D Mak MBBS, FRANZCR; RJ Hicks MBBS, MD, FRACP; D Rischin MBBS, MD, FRACP; B Solomon MBBS, PhD; L Peters MD, FRANZCR; M Bressel MSc; RJ Young BSc (Hons); J Corry FRANZCR, MD.
Radiation Oncology—Original Article
Treatment response in the neck: p16+ versus p16− oropharyngeal cancer
Article first published online: 30 JAN 2013
© 2013 The Authors. Journal of Medical Imaging and Radiation Oncology © 2013 The Royal Australian and New Zealand College of Radiologists
Journal of Medical Imaging and Radiation Oncology
Volume 57, Issue 3, pages 364–372, June 2013
How to Cite
Mak, D., Hicks, R. J., Rischin, D., Solomon, B., Peters, L., Bressel, M., Young, R. J. and Corry, J. (2013), Treatment response in the neck: p16+ versus p16− oropharyngeal cancer. Journal of Medical Imaging and Radiation Oncology, 57: 364–372. doi: 10.1111/1754-9485.12024
Conflict of interest: No conflict of interest.
- Issue published online: 31 MAY 2013
- Article first published online: 30 JAN 2013
- Manuscript Accepted: 5 OCT 2012
- Manuscript Received: 22 MAR 2012
- oropharyngeal cancer;
- treatment response
To compare nodal response rates following chemoradiotherapy in patients with p16+ and p16− oropharyngeal squamous cell carcinoma (OPSCC).
Patients with node-positive OPSCC treated at Peter MacCallum Cancer Centre on the published phase I–III tirapazamine trials were identified. All patients had conventional assessment (clinical examination (CA), CT and/or MRI) and positron emission tomography (PET) at both baseline and 2–4 months post-treatment.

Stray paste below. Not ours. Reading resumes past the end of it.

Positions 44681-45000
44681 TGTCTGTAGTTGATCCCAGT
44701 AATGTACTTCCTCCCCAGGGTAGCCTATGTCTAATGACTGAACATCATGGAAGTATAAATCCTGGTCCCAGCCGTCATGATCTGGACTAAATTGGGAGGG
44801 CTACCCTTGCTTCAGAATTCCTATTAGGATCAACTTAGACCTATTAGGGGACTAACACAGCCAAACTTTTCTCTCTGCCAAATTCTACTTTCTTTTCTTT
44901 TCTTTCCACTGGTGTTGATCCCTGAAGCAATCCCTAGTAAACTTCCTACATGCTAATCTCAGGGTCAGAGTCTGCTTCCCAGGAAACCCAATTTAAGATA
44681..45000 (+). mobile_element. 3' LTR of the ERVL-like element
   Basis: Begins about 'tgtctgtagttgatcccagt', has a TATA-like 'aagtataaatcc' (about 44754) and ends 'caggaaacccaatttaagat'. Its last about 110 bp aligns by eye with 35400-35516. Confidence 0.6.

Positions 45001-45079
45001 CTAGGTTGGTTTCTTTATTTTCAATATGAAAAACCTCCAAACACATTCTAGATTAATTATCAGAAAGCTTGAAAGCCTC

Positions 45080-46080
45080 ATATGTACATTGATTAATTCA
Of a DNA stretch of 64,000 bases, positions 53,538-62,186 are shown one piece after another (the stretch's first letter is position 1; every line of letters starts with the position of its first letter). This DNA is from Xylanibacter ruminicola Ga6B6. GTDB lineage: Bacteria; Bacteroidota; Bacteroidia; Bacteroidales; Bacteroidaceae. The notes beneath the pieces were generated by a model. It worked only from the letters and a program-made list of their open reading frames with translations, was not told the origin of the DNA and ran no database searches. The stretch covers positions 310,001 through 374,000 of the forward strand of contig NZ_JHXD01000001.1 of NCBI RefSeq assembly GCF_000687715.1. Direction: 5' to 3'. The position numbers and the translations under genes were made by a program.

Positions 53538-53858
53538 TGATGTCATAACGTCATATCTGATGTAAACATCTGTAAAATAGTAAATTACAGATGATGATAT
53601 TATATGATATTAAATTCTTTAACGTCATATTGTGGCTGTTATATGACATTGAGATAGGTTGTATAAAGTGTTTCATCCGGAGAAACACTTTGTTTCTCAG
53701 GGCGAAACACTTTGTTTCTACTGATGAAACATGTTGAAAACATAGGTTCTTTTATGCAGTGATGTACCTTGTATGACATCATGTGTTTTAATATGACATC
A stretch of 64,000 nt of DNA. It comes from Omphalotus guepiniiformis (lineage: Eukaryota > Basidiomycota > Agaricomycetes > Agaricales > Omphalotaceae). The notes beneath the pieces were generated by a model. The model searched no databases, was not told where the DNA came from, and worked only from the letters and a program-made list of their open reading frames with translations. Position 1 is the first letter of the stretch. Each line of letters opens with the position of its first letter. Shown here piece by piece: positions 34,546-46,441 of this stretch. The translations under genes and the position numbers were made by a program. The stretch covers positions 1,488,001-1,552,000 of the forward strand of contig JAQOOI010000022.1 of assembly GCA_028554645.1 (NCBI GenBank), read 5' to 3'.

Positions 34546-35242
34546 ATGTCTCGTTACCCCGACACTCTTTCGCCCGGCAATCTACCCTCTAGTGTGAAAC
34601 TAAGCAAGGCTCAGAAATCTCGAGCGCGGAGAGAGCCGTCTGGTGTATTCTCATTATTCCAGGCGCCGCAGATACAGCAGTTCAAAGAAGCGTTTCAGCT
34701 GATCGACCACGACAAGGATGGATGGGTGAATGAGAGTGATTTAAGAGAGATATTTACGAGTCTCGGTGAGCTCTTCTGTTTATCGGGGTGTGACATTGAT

There were 30 p16+ and 18 p16− patients, the former group having significantly higher stage nodal disease (P = 0.016). The mean overall reduction in nodal size at post-treatment assessment was similar in p16+ and p16− patients (78% vs. 75%), and no statistically significant difference in nodal complete response (CR) rates was detected by either CA (50% vs. 39%, P = 0.35) or PET/PET-CT (93% vs. 83%, P = 0.19). PET was significantly more accurate in determining the true nodal CR rate in both groups, with a negative predictive value of 96%.
Nodal response rates following chemoradiotherapy appear to be similar in p16+ and p16− patients when assessed by either CA or PET/PET-CT. However, higher nodal CR was seen in PET/PET-CT compared with CA in both groups. Metabolic imaging is more accurate than CA in assessing nodal response post-treatment.